It may not be much of a stretch to call Ben Folds the Liberace of the pop world. In terms of musicianship and sheer showmanship, Folds is a master of his craft, and it's doubtful that the glittery showman would disagree with the comparison.

The singer's skills are quite evident on Ben Folds Five's first live album, appropriately titled 'Ben Folds Five Live.' The trio, consisting of Folds on piano and vocals, Darren Jessee on drums and Robert Sledge on bass, revel in their mastery on this record, and having weathered their share of personal and professional storms, they've certainly earned the right to do so. The band formed in 1993, broke up in 2000 and reunited in 2011 with new material and a tour. Last year's 'The Sound of the Life of the Mind,' their first album since 1999, gets the spotlight treatment on 'Ben Folds Five Live,' though the disc also some classic older songs the Folds faithful will no doubt appreciate.

But one doesn't have to be a hardcore BFF disciple to enjoy 'Ben Folds Five Live.' Even if this is album is your entrée to the band, you might just become a convert after giving it a single spin. The band's emotional range is one of a kind, and here, that really shines through. There's a gorgeous and inimitable kind of nostalgia that runs through the group's compositions, and yet whether they're in the studio or performing live, they maintain a rare playfulness.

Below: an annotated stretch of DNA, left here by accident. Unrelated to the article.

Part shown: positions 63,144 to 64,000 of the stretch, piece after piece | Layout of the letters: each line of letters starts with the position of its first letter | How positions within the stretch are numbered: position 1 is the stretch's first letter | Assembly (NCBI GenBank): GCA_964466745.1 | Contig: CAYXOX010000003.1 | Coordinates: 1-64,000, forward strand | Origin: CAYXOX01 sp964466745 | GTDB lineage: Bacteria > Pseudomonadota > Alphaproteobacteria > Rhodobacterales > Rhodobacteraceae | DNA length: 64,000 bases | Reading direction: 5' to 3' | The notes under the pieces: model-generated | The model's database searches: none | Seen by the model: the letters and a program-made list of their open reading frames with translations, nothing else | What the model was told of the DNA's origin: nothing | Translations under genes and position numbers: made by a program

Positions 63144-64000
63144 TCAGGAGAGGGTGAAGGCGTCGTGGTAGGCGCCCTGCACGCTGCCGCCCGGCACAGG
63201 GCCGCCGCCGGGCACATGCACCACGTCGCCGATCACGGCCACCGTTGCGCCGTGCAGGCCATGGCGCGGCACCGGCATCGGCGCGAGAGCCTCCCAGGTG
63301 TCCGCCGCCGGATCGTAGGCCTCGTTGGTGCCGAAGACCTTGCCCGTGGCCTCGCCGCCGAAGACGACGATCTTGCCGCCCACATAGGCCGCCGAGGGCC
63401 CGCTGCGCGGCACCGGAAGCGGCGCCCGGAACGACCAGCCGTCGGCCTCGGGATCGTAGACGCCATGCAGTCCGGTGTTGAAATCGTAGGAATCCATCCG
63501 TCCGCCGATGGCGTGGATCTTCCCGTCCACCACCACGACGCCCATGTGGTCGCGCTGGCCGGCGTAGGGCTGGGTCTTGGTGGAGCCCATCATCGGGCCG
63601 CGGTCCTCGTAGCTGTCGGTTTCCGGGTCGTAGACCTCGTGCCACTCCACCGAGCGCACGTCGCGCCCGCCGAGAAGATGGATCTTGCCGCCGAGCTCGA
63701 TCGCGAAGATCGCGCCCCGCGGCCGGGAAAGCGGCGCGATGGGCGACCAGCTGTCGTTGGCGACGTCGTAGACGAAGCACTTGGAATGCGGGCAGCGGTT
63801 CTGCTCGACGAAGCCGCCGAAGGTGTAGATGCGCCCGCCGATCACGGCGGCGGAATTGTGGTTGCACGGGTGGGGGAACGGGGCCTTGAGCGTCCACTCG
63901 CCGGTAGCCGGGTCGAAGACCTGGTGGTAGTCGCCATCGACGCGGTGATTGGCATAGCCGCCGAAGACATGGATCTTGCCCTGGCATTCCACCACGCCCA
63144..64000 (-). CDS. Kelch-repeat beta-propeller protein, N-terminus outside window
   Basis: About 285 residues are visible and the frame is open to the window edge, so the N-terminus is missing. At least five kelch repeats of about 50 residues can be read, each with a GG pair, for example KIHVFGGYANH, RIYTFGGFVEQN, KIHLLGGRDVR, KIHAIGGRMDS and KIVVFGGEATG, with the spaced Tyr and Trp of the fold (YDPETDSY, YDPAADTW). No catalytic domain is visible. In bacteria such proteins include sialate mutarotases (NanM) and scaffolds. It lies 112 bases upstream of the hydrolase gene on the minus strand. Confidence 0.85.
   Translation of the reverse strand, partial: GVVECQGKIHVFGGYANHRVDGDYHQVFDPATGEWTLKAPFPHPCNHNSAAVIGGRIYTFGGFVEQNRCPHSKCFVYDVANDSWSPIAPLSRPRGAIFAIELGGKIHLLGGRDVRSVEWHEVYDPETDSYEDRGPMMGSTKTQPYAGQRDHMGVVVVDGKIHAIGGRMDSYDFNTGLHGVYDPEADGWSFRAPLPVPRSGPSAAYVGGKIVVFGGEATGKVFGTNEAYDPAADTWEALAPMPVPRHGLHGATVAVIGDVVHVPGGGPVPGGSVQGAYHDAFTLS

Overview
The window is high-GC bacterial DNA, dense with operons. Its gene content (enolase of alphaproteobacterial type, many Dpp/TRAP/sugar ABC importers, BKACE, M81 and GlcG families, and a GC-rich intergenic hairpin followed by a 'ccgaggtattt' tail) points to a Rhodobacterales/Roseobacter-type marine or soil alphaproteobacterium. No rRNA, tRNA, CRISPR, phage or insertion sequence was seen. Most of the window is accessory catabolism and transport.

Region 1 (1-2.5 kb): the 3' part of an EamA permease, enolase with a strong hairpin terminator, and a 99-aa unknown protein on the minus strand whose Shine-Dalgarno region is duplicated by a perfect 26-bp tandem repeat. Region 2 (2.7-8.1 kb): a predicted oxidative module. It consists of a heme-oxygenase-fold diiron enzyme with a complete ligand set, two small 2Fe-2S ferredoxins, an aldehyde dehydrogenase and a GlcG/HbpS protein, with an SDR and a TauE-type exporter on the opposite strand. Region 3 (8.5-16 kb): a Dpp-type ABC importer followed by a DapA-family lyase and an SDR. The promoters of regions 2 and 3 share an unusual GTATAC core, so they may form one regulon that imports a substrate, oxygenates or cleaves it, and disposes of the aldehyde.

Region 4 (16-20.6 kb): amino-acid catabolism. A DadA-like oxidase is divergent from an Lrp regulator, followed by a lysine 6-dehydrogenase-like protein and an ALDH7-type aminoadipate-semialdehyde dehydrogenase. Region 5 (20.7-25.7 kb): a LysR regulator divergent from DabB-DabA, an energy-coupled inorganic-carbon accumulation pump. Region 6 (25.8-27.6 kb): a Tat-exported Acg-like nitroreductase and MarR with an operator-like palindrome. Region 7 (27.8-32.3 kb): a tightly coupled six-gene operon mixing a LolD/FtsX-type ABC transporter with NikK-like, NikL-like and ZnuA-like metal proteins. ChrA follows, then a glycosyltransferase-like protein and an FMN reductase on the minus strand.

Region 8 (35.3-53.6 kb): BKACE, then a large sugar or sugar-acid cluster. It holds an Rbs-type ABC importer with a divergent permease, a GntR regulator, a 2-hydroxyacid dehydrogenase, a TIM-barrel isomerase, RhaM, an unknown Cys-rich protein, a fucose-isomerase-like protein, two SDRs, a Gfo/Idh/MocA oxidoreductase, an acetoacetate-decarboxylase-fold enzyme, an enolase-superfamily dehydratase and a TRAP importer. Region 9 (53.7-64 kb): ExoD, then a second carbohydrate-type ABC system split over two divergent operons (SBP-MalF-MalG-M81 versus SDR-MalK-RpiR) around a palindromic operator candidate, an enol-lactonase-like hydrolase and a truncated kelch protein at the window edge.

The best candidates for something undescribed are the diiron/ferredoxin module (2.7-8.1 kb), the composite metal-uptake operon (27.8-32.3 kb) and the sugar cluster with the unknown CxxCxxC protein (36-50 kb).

The thread connecting those emotional extremes, of course, is the stunning songwriting. While this is hardly an obscure band, it often feels like Folds' songwriting — sometimes raw, sometimes impish, but never maudlin — is a well-kept secret. Critics tend to focus on his piano playing, and while he's a remarkable instrumentalist, his phenomenal writing ought to earn him recognition as a master.

Onstage, the band adds flourishes to the studio arrangements, and on 'Ben Folds Five Live,' these convey the joy that the group has for not only for music, but for the sheer act of performing. And in a time when true performers are few and far between (and studio sterility is prized), it's genuinely refreshing to hear musicians simply having a great time.

The takeaway on 'Ben Folds Five Live': The boys are old pros in every sense of the word. If the album doesn't quite recreate the experience of seeing the trio in concert, fans seeking vicarious thrills will get a rare treat: an audio snapshot of a band doing what comes naturally.